President Trump’s divisive, racially and ethnically insensitive comments on Twitter aimed at U.S. Reps. Alexandria Ocasio-Cortez (D-N.Y.), Ilhan Omar (D-Minn.), Ayanna Pressley (D-Mass.) and Rashida Tlaib (D-Mich.), freshman women of color duly elected to their jobs by people in multi-racial districts, shows that he has no interest in hearing anything they have to say. Tweeting that these lawmakers should “go back where they come from” reminds many people of the pre-Civil Rights era when progressive politicians of color got that type of response when they challenged segregation and White supremacy.
As horrendous as the president’s tweets are, the response of his fellow Republicans could be worse. The Republican leaders in the U.S. Congress have been tepid in their response. U.S. Senate Majority Leader Mitch McConnell (R-Ky.) hasn’t condemned the remarks, saying the president isn’t racist and implying that Democrats have engaged in similar banter.
Rep. Kevin McCarthy (R-Calif.), the House Minority Leader said the controversy “was political” and refused to condemn the president for insulting his colleagues. The Republican National Committee, which consists of some African Americans members, hasn’t issued a statement criticizing Trump’s tweets.
Black Republicans in the U.S. Congress, Sen. Tim Scott (R-S.C.) and Will Hurd (R-Texas) have blasted Trump’s remarks, with Hurd saying “I think those tweets are racist and xenophobic” and “inaccurate”. Notwithstanding Scott and Hurd, the Republican Party’s response to the latest Trump tweets has been eerily silent.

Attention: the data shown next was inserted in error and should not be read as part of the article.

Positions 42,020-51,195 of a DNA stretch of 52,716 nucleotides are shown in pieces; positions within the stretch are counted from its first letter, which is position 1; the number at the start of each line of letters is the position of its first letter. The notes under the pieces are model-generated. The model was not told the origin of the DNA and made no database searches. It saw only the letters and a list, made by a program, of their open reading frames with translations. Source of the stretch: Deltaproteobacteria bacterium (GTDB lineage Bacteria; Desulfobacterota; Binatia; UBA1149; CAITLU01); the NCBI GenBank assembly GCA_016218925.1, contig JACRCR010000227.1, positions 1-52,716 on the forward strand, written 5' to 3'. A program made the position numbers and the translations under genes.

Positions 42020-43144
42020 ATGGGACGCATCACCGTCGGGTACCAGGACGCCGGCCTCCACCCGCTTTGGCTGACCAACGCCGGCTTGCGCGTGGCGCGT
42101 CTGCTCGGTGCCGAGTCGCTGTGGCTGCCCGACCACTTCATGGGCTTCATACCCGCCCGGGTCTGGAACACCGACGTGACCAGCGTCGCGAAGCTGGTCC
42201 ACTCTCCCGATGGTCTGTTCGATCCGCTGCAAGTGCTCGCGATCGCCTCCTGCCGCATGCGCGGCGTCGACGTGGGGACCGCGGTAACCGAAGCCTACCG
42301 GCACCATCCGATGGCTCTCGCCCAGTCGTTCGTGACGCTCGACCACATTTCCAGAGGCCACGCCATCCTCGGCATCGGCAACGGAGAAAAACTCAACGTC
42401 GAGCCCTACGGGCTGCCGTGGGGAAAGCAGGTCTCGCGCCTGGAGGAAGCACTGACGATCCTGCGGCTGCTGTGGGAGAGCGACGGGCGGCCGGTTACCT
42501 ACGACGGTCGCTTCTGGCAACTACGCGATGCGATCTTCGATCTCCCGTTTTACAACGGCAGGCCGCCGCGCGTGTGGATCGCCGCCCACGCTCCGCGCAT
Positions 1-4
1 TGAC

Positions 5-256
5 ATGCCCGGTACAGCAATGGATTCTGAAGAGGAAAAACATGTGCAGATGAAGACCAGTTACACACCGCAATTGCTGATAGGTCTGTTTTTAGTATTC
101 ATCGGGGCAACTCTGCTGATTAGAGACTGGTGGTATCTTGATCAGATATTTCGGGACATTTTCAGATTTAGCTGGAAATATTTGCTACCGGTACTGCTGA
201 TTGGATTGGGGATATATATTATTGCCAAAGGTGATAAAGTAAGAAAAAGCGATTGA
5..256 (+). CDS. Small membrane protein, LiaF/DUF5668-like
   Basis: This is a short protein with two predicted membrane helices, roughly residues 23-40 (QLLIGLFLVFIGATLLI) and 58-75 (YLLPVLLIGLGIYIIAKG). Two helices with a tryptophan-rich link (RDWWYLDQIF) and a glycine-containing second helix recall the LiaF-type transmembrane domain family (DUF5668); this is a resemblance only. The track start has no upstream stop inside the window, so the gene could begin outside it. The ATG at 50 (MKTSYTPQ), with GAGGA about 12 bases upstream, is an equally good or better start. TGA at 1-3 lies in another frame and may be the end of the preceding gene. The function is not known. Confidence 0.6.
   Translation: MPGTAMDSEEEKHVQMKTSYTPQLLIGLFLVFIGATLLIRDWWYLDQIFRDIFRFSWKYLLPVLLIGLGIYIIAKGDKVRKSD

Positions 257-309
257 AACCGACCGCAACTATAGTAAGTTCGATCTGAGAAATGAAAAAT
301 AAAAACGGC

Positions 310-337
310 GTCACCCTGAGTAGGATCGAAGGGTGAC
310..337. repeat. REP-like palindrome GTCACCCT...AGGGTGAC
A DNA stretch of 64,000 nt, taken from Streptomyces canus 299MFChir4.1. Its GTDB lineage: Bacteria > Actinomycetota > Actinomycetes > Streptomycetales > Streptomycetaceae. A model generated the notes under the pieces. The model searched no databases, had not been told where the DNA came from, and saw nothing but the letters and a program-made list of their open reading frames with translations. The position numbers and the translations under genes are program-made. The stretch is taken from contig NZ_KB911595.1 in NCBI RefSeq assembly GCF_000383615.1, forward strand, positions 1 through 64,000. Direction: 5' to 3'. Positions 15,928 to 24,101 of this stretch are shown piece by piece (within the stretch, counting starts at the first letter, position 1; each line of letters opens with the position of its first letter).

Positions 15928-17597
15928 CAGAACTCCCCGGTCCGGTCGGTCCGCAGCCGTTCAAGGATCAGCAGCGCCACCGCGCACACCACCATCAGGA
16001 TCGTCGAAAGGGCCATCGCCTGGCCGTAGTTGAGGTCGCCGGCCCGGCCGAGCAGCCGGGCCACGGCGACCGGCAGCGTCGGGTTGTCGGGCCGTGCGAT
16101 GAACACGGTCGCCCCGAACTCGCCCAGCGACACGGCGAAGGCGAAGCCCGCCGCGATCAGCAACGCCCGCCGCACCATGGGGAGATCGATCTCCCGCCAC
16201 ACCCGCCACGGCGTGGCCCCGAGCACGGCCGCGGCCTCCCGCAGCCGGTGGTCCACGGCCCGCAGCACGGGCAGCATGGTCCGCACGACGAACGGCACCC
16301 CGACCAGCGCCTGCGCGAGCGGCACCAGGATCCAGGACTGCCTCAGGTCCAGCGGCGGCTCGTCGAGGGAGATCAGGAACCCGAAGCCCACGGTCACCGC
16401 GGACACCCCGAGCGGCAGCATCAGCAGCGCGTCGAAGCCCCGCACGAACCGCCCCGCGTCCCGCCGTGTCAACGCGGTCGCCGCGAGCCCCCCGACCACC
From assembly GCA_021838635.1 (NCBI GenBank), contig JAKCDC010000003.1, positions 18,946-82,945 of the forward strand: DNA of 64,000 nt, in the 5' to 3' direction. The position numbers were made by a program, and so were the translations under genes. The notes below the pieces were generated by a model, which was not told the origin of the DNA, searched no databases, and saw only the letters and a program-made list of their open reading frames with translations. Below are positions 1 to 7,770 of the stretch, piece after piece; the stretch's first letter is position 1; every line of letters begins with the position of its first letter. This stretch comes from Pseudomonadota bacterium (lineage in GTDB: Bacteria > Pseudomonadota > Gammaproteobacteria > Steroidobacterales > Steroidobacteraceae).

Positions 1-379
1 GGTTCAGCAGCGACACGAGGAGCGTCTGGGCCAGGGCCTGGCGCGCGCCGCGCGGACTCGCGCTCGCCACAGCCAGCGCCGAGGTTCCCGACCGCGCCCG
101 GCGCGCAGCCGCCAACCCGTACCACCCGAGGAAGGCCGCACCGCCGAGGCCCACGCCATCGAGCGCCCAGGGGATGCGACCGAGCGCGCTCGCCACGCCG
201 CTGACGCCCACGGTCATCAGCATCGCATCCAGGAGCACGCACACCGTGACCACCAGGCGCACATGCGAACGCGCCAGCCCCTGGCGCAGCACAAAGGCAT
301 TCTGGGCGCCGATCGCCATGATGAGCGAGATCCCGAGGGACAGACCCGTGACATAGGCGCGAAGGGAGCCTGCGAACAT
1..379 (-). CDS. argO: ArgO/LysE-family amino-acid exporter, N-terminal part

The Republican Party needs to stand up to the president and condemn his bigoted tweets. Republicans often brag that they are the party of Abraham Lincoln, who freed the slaves, and the party of Ronald Reagan, perhaps the most genuinely conservative president the country had in the 20th century.
However, the GOP of today seems to be enthralled by a president who doesn’t hesitate to belittle and condemn the descendants of the slaves Lincoln freed and while Reagan’s staunch conservatism remains unquestioned, he understood that he served all Americans, even those who disagreed with his views.
If the Republican Party wants to become relevant in the coming decades, with people of color assuming majority status in less than a quarter of a century, it must disparage any fellow party member, whether they are the president or dogcatcher, who harbor racist and White supremacist views and advocate for a more inclusive America.